Part of the joy of being at camp is having the freedom to do things just for the fun of it. It’s one part of what we mean in the Rockbrook mission statement by “carefree summer living.” We know that most children feel certain pressures at home and at school, perhaps to be productive (like adults) or efficient (also like adults). Camp is a special environment where girls are allowed to put aside those adult-like cares and concerns, and revel in the fun of this community of friends, active and outdoors.
A good example of this is a shaving cream fight, like the ones we held today for the three different lines (age groups). There’s no real serious purpose to the event. It’s girls in their swimsuits, a sunny patch of grass, a can or two of plain shaving cream per person, and the overall goal of smearing the slippery foam all over oneself and the others nearby. For some the goal might be to cover every inch of your body with the stuff. For others, it might be to completely lather your hair and then make crazy hairstyles. It’s also a chance to sneak up and surprise a friend with a handful of cream splattered on her back. You see, all of these are simply for fun, messy, slightly mischievous fun. Today we also pulled out a long piece of plastic to make a slip-n-slide. It turns out, bodies covered in shaving cream slide extra fast when sprayed with a little water from a hose. Again just for fun, but really big fun the girls.
“Just for fun” applies to a lot of the regular activities at camp, even ones that for some can be taken very seriously. For example, dance can be a serious endeavor for some girls, one that includes hours of training, rehearsals and performances. Dance can be someone’s profession! Our dance activity at camp is more lighthearted. It does include learning specific dance moves or a choreographed routine, but it’s intentionally a little silly. It’s meant to accommodate a range of talents and experience so everyone can feel good giving it a try. Not a great dancer? We want to prove that dancing can be fun no matter what your sense of rhythm or timing. Feel a little awkward on the dance floor? When something’s just for fun, you don’t have to be “good” to enjoy it. Encouragement and support in a non-competitive community make trying something new all the more enjoyable, no matter how it turns out. Girls who are serious dancers have told me they love dancing at Rockbrook precisely because it’s not serious. They love being free to experiment and be silly (since that’s not as celebrated ordinarily in their dance world). I’ve heard this same comment about tennis and swimming too. Even though they need to be serious at times, kids also need to do things just for fun.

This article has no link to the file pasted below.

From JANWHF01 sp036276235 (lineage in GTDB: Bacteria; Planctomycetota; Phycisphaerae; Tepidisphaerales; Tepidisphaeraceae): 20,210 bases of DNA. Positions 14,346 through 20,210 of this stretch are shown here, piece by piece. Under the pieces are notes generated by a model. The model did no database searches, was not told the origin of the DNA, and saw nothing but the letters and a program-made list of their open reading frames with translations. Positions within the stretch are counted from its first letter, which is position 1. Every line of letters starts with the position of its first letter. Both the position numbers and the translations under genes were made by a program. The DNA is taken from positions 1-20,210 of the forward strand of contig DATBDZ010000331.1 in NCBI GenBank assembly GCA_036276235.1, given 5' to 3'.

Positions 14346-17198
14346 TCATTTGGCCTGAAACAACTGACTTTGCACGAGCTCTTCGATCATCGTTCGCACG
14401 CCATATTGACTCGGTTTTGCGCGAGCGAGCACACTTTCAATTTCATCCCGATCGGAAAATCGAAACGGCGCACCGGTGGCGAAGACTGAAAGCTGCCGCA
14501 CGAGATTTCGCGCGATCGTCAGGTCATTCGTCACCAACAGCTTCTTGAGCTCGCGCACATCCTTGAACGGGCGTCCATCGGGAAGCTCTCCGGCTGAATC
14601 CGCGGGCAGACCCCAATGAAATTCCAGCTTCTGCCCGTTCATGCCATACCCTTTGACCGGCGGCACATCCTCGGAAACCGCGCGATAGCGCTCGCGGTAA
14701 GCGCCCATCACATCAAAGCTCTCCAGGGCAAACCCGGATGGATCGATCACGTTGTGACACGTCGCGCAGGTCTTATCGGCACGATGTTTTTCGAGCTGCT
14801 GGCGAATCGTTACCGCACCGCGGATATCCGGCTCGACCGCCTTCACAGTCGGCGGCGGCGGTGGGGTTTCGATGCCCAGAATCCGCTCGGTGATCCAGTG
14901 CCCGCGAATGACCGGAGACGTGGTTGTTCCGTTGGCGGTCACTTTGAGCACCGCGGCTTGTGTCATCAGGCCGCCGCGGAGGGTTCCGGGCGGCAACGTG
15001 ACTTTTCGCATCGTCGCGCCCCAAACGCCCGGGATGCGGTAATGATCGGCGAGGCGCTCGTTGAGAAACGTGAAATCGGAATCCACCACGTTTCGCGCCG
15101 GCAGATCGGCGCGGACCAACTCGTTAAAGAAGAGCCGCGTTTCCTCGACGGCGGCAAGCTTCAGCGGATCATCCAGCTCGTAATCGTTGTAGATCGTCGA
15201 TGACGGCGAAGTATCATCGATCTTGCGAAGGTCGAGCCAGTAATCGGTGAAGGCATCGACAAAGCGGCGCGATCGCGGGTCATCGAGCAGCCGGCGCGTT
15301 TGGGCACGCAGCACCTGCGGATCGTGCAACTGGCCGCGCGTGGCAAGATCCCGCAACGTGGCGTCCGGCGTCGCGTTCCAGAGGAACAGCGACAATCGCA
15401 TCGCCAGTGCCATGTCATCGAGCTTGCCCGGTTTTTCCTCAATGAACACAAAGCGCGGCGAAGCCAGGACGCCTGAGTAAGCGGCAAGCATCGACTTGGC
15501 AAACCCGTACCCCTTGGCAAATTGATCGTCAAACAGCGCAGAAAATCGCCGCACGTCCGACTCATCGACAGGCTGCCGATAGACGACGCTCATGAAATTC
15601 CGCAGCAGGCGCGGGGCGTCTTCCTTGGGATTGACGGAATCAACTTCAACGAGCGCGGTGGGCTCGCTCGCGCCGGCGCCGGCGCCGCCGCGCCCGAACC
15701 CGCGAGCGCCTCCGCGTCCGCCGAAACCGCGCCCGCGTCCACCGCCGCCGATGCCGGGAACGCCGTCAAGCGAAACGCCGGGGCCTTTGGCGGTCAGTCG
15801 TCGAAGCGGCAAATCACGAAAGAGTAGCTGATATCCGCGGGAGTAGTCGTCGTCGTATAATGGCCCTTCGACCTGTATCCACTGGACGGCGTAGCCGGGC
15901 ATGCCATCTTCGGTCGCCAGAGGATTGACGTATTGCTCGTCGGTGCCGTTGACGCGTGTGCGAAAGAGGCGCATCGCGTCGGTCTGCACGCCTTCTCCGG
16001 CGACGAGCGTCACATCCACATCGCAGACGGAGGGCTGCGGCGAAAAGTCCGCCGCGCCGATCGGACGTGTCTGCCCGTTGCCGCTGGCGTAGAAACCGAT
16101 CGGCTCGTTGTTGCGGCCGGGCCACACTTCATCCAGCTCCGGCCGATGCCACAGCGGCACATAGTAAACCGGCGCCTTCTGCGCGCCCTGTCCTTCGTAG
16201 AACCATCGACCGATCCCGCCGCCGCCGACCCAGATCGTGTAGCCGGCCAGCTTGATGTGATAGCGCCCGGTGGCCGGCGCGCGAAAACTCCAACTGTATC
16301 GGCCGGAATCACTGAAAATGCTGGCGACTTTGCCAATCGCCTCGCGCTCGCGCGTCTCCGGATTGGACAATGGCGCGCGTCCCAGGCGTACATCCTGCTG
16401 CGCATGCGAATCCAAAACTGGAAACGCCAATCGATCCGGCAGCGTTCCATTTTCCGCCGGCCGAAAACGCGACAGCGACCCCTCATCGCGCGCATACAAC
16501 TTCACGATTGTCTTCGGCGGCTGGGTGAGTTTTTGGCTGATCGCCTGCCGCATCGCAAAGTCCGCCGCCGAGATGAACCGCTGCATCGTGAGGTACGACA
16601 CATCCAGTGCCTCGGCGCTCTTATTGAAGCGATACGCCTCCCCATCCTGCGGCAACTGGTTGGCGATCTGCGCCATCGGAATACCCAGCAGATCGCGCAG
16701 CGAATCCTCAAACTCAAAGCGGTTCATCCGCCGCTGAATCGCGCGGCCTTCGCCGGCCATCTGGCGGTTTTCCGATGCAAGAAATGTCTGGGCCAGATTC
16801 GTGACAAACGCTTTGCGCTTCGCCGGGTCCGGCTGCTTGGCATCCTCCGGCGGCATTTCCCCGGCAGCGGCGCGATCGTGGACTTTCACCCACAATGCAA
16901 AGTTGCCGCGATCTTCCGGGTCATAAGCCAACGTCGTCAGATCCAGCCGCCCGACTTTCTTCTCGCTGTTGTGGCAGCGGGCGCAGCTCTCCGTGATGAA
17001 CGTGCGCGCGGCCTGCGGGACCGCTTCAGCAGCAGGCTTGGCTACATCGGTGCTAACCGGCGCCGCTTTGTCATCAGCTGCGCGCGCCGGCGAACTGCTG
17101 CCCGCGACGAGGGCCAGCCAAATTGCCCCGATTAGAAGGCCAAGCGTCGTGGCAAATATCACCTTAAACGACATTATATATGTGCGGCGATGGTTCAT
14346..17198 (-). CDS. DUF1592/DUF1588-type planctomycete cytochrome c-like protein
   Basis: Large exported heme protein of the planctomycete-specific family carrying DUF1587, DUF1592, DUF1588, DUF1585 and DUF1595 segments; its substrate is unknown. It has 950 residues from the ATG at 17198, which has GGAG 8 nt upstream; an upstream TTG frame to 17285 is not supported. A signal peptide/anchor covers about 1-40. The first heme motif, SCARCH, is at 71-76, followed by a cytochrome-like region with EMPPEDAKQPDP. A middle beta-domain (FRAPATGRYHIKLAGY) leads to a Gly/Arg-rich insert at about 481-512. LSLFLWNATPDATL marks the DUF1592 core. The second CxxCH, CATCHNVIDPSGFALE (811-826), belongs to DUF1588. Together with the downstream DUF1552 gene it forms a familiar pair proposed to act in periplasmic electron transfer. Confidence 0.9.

All that being said, what happens at camp is not “just” fun. The experience of being here is not simply some kind of fleeting entertainment. As I’ve said before, camp is “fun that matters.” In addition to the outward physical skills developing at camp— learning to sew, to do a cartwheel, to play gaga ball, to shoot a bow and arrow, and so forth —girls are improving their self confidence by accomplishing so much independently from their parents. They’re becoming more resilient as they deal with manageable setbacks or disappointments. They’re definitely improving their social skills living so closely within this small community. Perhaps most importantly, they’re discovering more about who they are and feeling good about their authentic selves. Wrapped in a thick layer of big fun, there’s a lot of really important, long-term personal strengths developing at camp as well.